3. The greatest thing


From what we know of how matter behaves, everything in the history of the world makes sense in terms of natural processes. There is no need to invoke supernatural intervention. The only thing which we haven't really figured out yet is how the universe came about - why there is something rather than nothing. Saying God made it doesn't provide an answer, it just shifts the question to 'Why is there a god rather than no god?' The big bang is by no means an impossibility. There are several theories as to how it could have happened including eternal inflation, the cyclic universe and a quantum fluctuation to name a few. Google these if you're not familar with them. The problem isn't that it couldn't have happened through natural processes; the problem is that we just don't know which natural process led to it happening.

Religious people will sometimes argue that atheists cannot prove that there is no god, so therefore there is a god. This is falaceous. As Bertrand Russell pointed out, no one can prove that there's not a teapot, too small to see with telescopes, in orbit around the Sun between the orbits of Earth and Mars. But that doesn't mean that there is one there.

God cannot be definitively proved or disproved. God could very easily have made a universe that makes it appear that he doesn't exist. We just have to think about what is the more likely case. Many believe through fear of hell. But, of course, believing there is a god and being religious are of no help there if one picks the wrong religion. And considering how many options there are, the chances of getting the right one are pretty slim.

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3: Reliability of the Informant

If I know the informant well, I will have a good idea how reliable they are. If they have a history of practical jokes or straight-out lying, I would know that they are not very reliable and I would assign a correspondingly lower probability to the information. If they have a history of being serious and honest, then I would assign a higher probability. But it also depends on how cluey they are. If they tend to get things wrong a lot, that will lower my estimate. If they think things out carefully before saying anything and are nearly always correct, then that will raise my estimate.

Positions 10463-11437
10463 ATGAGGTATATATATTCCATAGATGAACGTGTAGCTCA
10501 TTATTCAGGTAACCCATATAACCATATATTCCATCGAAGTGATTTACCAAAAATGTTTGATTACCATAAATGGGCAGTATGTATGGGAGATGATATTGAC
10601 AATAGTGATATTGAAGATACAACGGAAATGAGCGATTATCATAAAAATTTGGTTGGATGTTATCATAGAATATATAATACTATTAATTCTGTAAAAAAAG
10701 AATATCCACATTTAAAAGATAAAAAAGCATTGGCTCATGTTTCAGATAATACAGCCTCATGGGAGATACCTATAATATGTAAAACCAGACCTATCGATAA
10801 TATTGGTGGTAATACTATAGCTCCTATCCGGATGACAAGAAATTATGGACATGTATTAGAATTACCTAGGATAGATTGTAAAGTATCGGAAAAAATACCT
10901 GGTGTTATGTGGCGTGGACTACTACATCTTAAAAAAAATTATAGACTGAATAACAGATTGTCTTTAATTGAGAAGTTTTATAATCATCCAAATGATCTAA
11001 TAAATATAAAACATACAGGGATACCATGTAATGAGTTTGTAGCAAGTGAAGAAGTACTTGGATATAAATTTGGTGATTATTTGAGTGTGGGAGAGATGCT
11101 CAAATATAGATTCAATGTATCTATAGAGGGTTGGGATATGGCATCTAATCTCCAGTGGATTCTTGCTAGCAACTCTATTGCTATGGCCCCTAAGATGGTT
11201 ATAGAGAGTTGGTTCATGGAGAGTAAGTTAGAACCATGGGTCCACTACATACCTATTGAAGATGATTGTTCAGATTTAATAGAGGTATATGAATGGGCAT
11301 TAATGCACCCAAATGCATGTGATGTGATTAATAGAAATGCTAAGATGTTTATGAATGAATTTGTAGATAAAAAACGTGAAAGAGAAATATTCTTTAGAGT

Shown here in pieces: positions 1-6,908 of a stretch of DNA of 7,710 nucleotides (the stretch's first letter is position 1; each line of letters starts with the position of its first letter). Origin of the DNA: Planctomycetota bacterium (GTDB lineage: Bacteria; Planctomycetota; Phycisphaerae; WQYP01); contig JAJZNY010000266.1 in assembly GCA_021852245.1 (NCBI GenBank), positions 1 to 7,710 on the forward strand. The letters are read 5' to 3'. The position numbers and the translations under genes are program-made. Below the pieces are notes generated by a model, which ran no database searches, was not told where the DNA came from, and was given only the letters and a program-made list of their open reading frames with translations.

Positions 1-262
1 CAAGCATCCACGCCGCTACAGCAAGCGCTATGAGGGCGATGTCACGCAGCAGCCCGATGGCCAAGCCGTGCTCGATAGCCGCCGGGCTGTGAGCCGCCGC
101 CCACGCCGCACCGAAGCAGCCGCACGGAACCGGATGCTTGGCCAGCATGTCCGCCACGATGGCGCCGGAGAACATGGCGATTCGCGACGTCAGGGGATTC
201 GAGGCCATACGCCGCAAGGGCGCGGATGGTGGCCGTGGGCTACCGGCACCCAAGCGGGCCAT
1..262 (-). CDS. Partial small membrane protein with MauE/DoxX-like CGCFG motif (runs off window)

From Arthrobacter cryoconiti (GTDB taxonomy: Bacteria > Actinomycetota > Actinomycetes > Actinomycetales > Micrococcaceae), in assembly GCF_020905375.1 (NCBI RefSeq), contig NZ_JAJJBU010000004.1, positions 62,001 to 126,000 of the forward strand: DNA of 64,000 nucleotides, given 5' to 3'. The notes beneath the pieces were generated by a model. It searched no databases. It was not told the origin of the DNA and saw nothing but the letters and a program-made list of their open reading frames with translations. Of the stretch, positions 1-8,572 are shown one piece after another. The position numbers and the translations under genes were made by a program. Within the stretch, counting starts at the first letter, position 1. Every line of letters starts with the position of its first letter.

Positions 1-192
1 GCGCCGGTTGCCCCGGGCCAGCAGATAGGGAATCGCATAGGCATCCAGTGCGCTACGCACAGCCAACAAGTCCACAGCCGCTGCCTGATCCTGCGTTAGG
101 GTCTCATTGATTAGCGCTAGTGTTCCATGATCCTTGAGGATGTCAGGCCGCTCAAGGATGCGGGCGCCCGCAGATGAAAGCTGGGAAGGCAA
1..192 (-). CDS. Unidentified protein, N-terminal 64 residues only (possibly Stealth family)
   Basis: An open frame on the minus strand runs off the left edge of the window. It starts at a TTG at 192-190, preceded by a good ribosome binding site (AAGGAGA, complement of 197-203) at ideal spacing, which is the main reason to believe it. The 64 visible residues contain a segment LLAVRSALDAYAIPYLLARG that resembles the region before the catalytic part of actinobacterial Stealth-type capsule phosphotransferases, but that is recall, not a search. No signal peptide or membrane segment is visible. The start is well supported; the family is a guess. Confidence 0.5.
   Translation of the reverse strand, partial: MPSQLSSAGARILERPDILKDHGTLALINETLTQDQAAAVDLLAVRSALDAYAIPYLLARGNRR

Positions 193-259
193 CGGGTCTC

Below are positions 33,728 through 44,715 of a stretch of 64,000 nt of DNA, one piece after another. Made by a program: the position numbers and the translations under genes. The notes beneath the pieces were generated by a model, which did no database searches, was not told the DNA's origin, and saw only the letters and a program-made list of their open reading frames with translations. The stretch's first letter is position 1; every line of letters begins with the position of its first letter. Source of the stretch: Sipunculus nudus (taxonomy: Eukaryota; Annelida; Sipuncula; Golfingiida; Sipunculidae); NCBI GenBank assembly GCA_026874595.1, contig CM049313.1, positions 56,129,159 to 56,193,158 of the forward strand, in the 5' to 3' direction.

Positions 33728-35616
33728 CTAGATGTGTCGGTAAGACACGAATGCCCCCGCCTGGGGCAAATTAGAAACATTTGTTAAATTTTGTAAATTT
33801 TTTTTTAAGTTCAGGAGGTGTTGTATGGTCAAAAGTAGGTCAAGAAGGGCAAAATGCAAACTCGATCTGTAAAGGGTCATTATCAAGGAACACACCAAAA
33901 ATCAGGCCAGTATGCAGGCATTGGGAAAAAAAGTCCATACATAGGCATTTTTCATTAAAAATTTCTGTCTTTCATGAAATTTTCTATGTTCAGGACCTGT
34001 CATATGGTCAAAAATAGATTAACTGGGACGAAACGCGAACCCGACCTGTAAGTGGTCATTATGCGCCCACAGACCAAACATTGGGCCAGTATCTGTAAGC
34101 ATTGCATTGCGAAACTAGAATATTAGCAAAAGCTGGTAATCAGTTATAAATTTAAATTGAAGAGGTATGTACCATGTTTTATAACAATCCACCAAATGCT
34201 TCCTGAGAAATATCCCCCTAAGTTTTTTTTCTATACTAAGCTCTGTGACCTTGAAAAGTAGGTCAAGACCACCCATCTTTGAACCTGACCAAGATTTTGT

But what if I don't know them? I've never met them? We get a lot of information from people we've never met. Then we have to check credentials. Credentials are evidence that the informant is reliable.

An unknown person who posts something on a social media page has zero credentials. This doesn't mean that what they post is wrong, but it means that there is no real evidence that it's right. You would have to base your assessment of the probability on the other questions: motive, logical soundness etc.

If it's something that can be looked up elsewhere, that might be a good way to check if it might be true. If you find other people saying the same thing, that provides a bit of support, though large numbers of people can be wrong. To get decent support, you would need to find someone with better credentials saying the same thing.

Someone who is a well-known public figure might have better credentials, depending on what they are known for and whether it has any relevance to the information you are wishing to assess. If Kim Kardashian gives information on current fashion trends in the US, that might be worth listening to, but if she speaks about climate change, that might not: that's not her field and she would know less about it than many other people.

Kim Kardashian

It is a common error to consider that anything a celebrity says must be true. That's why they are used so much in advertising.

People who will be held to account for what they say have better credentials than those who don't. Politicians will generally be torn to shreds for saying things which can be shown not to be true, so will generally be careful not to do so. Mind you, here we need to distinguish factual statements from statements of opinion. If a member of the government says that last year $60 million was spent on research into childhood anemia, that is probably fairly reliable. But, if the same politician says that too much is being spent on programs for delinquent youth, that is just their opinion and is not something that can be disproved. Other people are just as likely to disagree, so the information should be taken with a pinch of salt.

The ultimate in reliability is found in academia. Anything published in a peer-reviewed journal has gone through quite an exacting process to get there. Firstly, the writer would in general have a PhD and would, in the process of getting it, have learnt the ins and outs of research and what constitues reliable evidence. Secondly, to be doing the research, the academic would have to be employed by a research institute which would demand good research skills and a good record before employing them and approving their research project. Thirdly, the research and the findings would be written up and then reviewd by a number of other academics who are experts in the same field (the peer review prcess). The reviewers' job is to find anything in the methods, arguments or conclusions that is dubious. This might include insufficient data, logical non-sequiturs or inconsistencies, unawareness of other relvant findings from elsewhere that should have been taken into account and so on. Finally, once published, thousands of other academics will generally read the work. Anyone who finds issues with it can publish a response which, if valid, will enhance their reputation and lower that of the original writer.